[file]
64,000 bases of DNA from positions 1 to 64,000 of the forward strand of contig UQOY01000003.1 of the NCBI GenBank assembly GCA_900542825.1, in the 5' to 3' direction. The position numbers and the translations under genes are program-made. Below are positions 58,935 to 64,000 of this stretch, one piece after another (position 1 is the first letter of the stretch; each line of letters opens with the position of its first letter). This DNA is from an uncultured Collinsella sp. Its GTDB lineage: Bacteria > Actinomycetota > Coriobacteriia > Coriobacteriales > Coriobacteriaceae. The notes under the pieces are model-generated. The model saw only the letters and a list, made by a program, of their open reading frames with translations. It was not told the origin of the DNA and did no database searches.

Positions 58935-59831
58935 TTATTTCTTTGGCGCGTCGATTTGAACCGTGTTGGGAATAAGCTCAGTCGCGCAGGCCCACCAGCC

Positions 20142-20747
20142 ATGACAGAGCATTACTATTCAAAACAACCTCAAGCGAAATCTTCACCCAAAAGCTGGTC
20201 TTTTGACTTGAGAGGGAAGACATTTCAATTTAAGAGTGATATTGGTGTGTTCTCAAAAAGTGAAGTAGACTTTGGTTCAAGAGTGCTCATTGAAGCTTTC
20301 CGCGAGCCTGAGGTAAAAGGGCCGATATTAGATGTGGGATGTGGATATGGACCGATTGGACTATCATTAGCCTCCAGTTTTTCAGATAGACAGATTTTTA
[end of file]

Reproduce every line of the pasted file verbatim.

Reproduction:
64,000 bases of DNA from positions 1 to 64,000 of the forward strand of contig UQOY01000003.1 of the NCBI GenBank assembly GCA_900542825.1, in the 5' to 3' direction. The position numbers and the translations under genes are program-made. Below are positions 58,935 to 64,000 of this stretch, one piece after another (position 1 is the first letter of the stretch; each line of letters opens with the position of its first letter). This DNA is from an uncultured Collinsella sp. Its GTDB lineage: Bacteria > Actinomycetota > Coriobacteriia > Coriobacteriales > Coriobacteriaceae. The notes under the pieces are model-generated. The model saw only the letters and a list, made by a program, of their open reading frames with translations. It was not told the origin of the DNA and did no database searches.

Positions 58935-59831
58935 TTATTTCTTTGGCGCGTCGATTTGAACCGTGTTGGGAATAAGCTCAGTCGCGCAGGCCCACCAGCC

Positions 20142-20747
20142 ATGACAGAGCATTACTATTCAAAACAACCTCAAGCGAAATCTTCACCCAAAAGCTGGTC
20201 TTTTGACTTGAGAGGGAAGACATTTCAATTTAAGAGTGATATTGGTGTGTTCTCAAAAAGTGAAGTAGACTTTGGTTCAAGAGTGCTCATTGAAGCTTTC
20301 CGCGAGCCTGAGGTAAAAGGGCCGATATTAGATGTGGGATGTGGATATGGACCGATTGGACTATCATTAGCCTCCAGTTTTTCAGATAGACAGATTTTTA